the smaller cities will predominate. but not the very poor. Calcutta. This approach has accommodated poor and middle-income people. Realizing the vision of a muchexpanded and sustainable Gaborone calls for policymakers to act on lessons learned from experience in the city and elsewhere. sand or rubbish. but this dream is threatened by the dimensions of impending growth. a 47-per-cent poverty rate. the proliferat i o n o f t h e i n fo r m a l s e c t o r . São Paulo and Seoul—actually have more people moving out than in. Gaborone is fortunate by comparison to many other small cities. and is expected to reach 500. but it will probably not expand quickly in the foreseeable future.000 by the year 2020. the city’s population has jumped from 17. each of which has become quickly outdated. the capital of Botswana. high unemployment rates. fully serviced plots belong to the state. The continuing role of smaller cities in absorbing urban population growth offers both comfort and concern. It calls for the active involvement of the urban poor—the social group most affected by the transformation—and the firm commitment of national and local policymakers to making strategic decisions now in order to prepare for inevitable growth. 52 per cent of the world’s urban population continue to live in settlements of less than 500. Some large cities are still growing at a rapid rate. Nevertheless. As Figure 2 indicates. critical information and a realistic longterm strategy. illustrates many of the challenges faced by rapidly growing small towns. but. In a globalized economy. difficult to reach and not connected to water and sewage services. only Dhaka and Lagos are expected to grow at rates exceeding 3 per cent a year.000 people. 12 Smaller Cities: Home to Half the Urban World Although smaller cities are less often in the news. for the foreseeable future. and insufficient infrastructure. presented in Box 3. Many of the world’s largest cities—Buenos Aires. and few are close to the size that doomsayers predicted for them in the 1970s. industrial. leading to recurrent floods and the spread of diseases. administrative and educational hub. Moreover. Among today’s 20 mega-cities. the city has drafted several master plans. reflects 13 3 PLANNING FOR THE URBAN POOR IN A BOOM TOWN1 In its brief history.700 to more than 186. as well as inadequate water supply and sanitation. This graph also shows that larger cities slowly increase their slice of the urban pie over time. as shown in Figure 2. But these are increasingly seen as exceptions. only six grew at rates consistently above 3 per cent a year over the last 30 years. In order to prevent speculation on the plots. Gaborone is being transformed from a dusty administrative post to a thriving financial. they are expected to account for about half of urban population growth between 2005 and 2015. plot holders are not allowed to sell houses for ten years. some of the mega-cities associated with poverty grew very fast over the last 30 years. Open channels for storm water drainage are often filled with mud. To be sure. but they have not grown to the sizes once projected. The case of Gaborone. as well as by the lack of trained planning personnel. Today. because revenues from the country’s diamond mines have eased its growing pains. the mega-cities are still dominant. Today’s mega-cities account for 4 per cent of the world’s population and 9 per cent of all urban inhabitants. then at nominal cost. h i g h HIV/AIDS prevalence rates. Over the next 10 years. S TAT E O F W O R L D P O P U L AT I O N 2 0 0 7 9 . but the houses belong to the plot titleholder for a period of 99 years. smaller cities have always had more than half of the total urban population during recent decades. which charges rents on them. but this is not necessarily bad. Since 1971. who end up in informal settlements where housing is unplanned. the city provided plots of land—free at first. it faces low-density sprawl. Gaborone. 10 11 The others experienced mainly moderate or low growth. This is an important slice of the urban world. To regulate the settlement of its rapidly growing population. Mexico City. rapid growth may be a sign of success rather than a cause for apprehension. residential segregation. and in regions such as East Asia. In the process. City fathers talk of creating a sustainable city.000 people.In the second place. Six will grow at rates under 1 per cent. The prospect of accommodating half a million people by the year 2020 makes present problems look like the tip of the iceberg.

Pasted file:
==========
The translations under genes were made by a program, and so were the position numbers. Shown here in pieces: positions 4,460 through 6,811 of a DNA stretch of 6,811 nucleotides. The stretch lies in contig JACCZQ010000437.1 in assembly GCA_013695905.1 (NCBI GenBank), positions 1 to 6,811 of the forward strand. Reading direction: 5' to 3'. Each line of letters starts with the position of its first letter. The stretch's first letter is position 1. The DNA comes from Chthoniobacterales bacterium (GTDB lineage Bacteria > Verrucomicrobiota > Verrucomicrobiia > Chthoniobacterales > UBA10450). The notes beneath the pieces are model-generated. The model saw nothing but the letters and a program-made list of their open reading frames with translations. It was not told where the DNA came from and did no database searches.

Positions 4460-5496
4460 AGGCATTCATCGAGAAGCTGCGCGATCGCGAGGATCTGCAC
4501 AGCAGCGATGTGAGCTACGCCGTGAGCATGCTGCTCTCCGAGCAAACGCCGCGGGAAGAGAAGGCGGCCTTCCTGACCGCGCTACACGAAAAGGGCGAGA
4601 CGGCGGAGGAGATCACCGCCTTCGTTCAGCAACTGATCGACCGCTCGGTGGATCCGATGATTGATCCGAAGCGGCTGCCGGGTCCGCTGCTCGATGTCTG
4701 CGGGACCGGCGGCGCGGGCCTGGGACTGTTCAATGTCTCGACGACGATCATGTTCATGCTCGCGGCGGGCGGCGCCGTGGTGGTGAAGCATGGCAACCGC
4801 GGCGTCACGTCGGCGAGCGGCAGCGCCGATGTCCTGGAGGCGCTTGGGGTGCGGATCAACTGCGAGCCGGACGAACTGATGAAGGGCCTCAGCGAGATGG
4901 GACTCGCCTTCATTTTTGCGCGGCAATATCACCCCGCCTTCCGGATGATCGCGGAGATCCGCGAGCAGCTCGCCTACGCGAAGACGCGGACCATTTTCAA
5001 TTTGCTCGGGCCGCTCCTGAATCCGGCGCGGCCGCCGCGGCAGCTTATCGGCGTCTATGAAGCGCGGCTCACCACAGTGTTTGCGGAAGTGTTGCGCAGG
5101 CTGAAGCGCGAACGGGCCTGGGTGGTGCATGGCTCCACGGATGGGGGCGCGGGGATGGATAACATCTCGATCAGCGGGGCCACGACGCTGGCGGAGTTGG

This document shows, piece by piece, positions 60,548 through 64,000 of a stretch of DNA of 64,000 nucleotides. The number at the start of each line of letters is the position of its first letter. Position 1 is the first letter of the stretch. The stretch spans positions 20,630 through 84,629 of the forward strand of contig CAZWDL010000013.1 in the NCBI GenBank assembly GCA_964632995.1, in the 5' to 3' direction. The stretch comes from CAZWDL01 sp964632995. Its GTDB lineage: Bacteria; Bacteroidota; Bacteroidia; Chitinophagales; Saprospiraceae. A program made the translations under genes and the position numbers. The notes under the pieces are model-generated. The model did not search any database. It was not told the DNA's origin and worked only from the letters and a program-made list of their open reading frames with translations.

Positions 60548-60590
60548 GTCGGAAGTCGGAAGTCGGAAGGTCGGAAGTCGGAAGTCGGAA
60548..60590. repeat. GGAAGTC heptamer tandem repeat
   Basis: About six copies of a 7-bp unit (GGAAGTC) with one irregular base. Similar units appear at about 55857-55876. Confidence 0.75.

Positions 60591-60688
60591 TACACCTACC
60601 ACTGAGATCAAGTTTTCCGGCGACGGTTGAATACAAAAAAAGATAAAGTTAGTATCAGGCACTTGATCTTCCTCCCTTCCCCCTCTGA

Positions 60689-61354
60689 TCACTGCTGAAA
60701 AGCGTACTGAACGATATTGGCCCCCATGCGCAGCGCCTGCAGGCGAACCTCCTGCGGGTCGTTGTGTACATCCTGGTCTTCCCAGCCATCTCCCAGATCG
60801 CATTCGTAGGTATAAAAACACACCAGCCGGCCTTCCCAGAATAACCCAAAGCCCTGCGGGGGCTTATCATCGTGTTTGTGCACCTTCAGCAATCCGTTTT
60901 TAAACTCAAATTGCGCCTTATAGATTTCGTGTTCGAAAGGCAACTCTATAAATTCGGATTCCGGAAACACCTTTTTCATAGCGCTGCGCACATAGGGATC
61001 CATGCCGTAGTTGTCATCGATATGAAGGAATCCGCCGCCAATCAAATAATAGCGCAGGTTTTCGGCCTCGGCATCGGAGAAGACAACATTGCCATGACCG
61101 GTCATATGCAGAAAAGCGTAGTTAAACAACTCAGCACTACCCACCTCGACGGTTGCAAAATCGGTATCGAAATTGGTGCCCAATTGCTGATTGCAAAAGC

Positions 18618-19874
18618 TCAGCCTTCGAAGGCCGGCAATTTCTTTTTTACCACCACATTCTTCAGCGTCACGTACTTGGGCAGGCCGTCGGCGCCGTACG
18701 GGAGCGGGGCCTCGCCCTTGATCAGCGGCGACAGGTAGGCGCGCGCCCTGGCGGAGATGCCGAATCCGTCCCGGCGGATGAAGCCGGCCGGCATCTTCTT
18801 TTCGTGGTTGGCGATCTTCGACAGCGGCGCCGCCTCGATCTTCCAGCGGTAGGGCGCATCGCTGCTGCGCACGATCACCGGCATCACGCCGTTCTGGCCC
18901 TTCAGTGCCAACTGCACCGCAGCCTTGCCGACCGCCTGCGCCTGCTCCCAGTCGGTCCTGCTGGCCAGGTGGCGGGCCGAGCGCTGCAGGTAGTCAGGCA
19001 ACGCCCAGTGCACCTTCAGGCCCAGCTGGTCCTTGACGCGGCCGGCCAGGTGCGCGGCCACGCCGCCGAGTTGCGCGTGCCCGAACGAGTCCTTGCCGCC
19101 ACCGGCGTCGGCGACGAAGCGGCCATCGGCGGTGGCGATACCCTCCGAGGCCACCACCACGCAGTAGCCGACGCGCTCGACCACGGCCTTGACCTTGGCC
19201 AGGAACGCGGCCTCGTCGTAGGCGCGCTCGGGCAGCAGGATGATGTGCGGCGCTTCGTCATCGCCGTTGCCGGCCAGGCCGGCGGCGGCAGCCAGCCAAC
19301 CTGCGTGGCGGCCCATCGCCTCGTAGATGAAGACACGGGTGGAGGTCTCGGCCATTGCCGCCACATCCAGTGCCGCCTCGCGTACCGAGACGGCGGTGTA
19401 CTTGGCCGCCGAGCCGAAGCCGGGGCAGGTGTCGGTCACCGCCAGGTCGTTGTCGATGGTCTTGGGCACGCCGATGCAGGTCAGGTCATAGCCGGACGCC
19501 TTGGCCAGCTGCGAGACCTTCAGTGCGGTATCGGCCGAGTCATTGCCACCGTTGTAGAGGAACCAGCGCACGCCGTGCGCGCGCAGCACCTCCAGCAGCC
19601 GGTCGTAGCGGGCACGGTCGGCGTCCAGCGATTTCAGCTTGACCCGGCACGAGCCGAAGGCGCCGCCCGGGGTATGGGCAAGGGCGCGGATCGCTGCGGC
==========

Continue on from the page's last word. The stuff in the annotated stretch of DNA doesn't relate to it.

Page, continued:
they tend to have more flexibility in terms of territorial expansion.1 million fewer than 500. This could improve accountability and delivery of essential services. this opens up new opportunities for each local government to display its unique advantages. better information and more effective use of resources. Case studies in different regions and countries reveal that policymakers have usually been loath to accept urban growth and that many have attempted to avoid it by reducing rural-urban migration. poor urban people are no better off than poor rural people. For instance. 1950-2030 60 50 Percentage of urban population 40 30 20 10 0 1975 1980 1985 1990 1995 Years 10 million or more 5 . Globalization. may encourage this process because there is less need to concentrate certain economic activities. Different Policies The timing and rhythm of urbanization vary considerably among less developed regions (see Figure 3). Table A. financial and technical resources at their disposal.000 inhabitants—are notably underserved in housing. The situation is particularly grave for women. Smaller cities may benefit from the worldwide trend towards political and administrative decentralization. sanitation. piped water. World Urbanization Prospects: The 2005 Revision. The bad news is that smaller cities generally have more unaddressed problems and fewer human. which increasingly decides 14 15 where economic growth will occur. combined with the inherent flexibility of smaller cities. Theoretically. General trends mask wide local variations by country and by city. waste disposal and other services.both aspects. This Report comments only on a few salient features. by Size Class of Settlement. Many smaller cities cannot yet take advantage of decentralized government. attracting investment and decision-making. under which national governments are devolving some of their powers and revenue-raising authority to local governments. United Nations. World. Department of Economic and Social Affairs. easier in smaller cities. The local level also provides greater opportunity for the active participation of women in the decision-making process. New York: Population Division. but with improved governance. The good news is that necessary actions are.17.000 2000 2005 2010 2015 Source: United Nations. 10 CHAPTER 1: THE PROMISE OF URBAN GROWTH . In many cases. attracting investment and economic activity. fuel and waste management needs. decentralization could improve local authorities’ capacity to respond to the challenge of urban growth.5 million 500.10 million 1 .000 . 2006. Figure 2: Urban Population. transportation. 16 17 Different Speeds. Smaller cities— especially those under 100. who bear a disproportionate burden of providing the household’s water. in principle.